There are three histological subtypes of sinonasal malignancies with neuroendocrine features: olfactory neuroblastoma, SNUC, and sinonasal neuroendocrine carcinoma . These malignancies can only be diagnosed through histological analysis.
The World Health Organization defines SNUC as an aggressive tumor of the paranasal sinuses and nasal cavity composed of pleomorphic undifferentiated tumor cells with necrosis . SNUC comprises <1% of all malignancies. The tumor typically grows rapidly and is locally invasive, with extension to the orbits, anterior skull base, and intracranial structures. The exact pathogenesis is still unclear; however, it is believed that the carcinoma arises from malignant epithelial cells in the nasal mucosa . Since the tumor arises in the nasal cavity, patients commonly present with nonspecific symptoms such as nasal obstruction and epistaxis, often leading to a delay in diagnosis . A few occupational risk factors for SNUC have been identified, including furniture workers exposed to wood dust and nickel refinery workers exposed to nickel. The association with smoking is unclear.
The imaging of primary SNUC is similar to that of neuroendocrine carcinoma, lymphoepithelioma, olfactory neuroblastoma, lymphoma, and rhabdomyosarcoma. As a result, diagnosis is through an excisional biopsy. As in our patient, histology typically shows nests of undifferentiated cells without structural differentiation. Evidence of high mitotic activity with areas of necrosis and dark prominent nucleoli and vascular invasion is commonly seen. Immunohistochemistry typically shows positivity for the epithelial markers cytokeratin and epithelial membrane antigen .
Metastatic spinal cord compression is an oncological emergency that requires prompt treatment. Our patient and the previously described case in the literature highlight a few important points.
First, what is the optimal timing of surgery in a case of metastatic SNUC with spinal cord compression? Timing depends on the clinical condition of the patient. Patients with complete spinal cord injury have a very poor prognosis for neurological recovery even after surgical decompression and stabilization. Meanwhile, incomplete spinal cord injury patients have significantly better neurological outcome if surgical decompression is performed within 48 h of acute presentation of symptoms [9, 10].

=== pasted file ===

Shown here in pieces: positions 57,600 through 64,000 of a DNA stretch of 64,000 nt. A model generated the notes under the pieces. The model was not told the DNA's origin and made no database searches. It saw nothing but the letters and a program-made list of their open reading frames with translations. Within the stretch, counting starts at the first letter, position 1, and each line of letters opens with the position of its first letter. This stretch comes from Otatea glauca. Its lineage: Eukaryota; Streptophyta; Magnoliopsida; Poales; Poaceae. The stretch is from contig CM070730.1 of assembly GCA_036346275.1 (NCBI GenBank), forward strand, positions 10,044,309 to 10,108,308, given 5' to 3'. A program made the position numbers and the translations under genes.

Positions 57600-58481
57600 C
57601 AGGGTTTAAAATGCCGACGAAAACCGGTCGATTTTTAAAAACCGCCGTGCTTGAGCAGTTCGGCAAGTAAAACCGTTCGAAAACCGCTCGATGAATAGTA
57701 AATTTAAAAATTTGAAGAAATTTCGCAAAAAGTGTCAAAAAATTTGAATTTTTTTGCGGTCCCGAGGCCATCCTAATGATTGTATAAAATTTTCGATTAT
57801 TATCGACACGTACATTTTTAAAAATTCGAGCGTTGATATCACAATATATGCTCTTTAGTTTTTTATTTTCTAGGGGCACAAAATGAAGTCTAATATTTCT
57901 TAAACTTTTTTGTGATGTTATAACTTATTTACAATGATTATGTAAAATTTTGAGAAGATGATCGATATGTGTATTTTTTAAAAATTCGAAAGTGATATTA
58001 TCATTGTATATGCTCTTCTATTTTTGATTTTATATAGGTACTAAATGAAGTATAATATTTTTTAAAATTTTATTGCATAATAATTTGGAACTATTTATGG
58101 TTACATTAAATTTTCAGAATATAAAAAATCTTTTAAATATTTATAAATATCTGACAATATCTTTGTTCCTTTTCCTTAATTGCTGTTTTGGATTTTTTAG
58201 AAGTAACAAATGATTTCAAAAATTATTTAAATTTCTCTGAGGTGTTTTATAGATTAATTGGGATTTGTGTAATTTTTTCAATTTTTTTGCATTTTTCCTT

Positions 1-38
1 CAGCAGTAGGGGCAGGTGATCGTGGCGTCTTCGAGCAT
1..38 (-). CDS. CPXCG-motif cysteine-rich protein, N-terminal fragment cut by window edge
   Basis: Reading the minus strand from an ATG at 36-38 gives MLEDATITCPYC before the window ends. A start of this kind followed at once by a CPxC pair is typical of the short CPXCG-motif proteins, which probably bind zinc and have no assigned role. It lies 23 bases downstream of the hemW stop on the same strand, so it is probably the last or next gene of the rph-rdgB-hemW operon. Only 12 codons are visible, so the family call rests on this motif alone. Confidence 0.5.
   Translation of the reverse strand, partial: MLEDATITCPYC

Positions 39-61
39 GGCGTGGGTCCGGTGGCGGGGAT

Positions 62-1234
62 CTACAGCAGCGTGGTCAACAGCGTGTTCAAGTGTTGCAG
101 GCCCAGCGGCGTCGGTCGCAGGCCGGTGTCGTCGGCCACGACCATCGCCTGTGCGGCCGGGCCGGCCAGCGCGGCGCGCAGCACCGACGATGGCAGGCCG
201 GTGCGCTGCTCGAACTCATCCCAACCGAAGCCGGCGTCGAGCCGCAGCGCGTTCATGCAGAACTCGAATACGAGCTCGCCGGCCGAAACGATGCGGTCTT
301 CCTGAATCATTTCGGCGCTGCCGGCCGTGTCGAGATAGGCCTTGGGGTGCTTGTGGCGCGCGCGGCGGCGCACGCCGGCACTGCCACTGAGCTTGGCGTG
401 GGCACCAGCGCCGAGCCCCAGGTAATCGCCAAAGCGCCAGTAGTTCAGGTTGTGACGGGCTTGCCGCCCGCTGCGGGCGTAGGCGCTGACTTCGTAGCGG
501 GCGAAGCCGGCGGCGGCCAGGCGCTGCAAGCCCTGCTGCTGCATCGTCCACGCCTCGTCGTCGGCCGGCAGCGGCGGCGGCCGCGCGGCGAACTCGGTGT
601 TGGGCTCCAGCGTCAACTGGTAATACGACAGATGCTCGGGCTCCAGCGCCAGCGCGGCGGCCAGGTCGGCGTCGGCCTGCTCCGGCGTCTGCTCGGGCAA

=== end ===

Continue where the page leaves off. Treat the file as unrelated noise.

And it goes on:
Second, what is the pathogenesis of spinal cord metastasis? Tumors can spread to the spine through four ways [11-13]. Hematogenous dissemination via the anterior spinal, segmental, and radiculomedullary arteries can lead to metastatic disease of the vertebral body or spinal cord substance. Next is venous dissemination via Batson’s paravertebral plexus, which connects the venous anatomy of the spinal cord with the veins of the head, neck, and thoracoabdominal wall. The veins that make up Batson’s plexus are valveless and located in the epidural space. Tumor spread through these veins typically results in epidural metastatic disease. Tumors can also directly invade via local extension to the spine, vertebral column, or nerve roots. Last is spread through the cerebrospinal fluid, which leads to intradural metastasis. In our patient, the metastatic disease was epidural and so we did not pursue any spinal fluid sampling.
Third, what is the optimal treatment for metastatic SNUC? Current treatment favors a multimodality approach with surgical resection, chemotherapy, and/or radiation therapy. One case series reported a 3-year survival rate of 67% in patients undergoing gross total surgical resection with adjuvant radiation or chemotherapy . Similarly, another case series reported a 5-year survival rate of 74% when surgical resection was combined with radiation or chemotherapy for resectable lesions .
This case report adds to the existing literature of squamous cell carcinoma secondary to metastatic SNUC. There are only a handful of case reports documenting metastasis, with only one previous case report describing metastasis to the intradural spine. Because of the rarity of such tumors, the pathogenesis and optimal treatment modalities remain elusive. Despite more common etiologies of squamous cell carcinoma, this case report highlights the importance of being mindful of rare diseases.
Statement of Ethics
The authors have no ethical conflicts to disclose.
The authors declare that there are no conflicts of interest.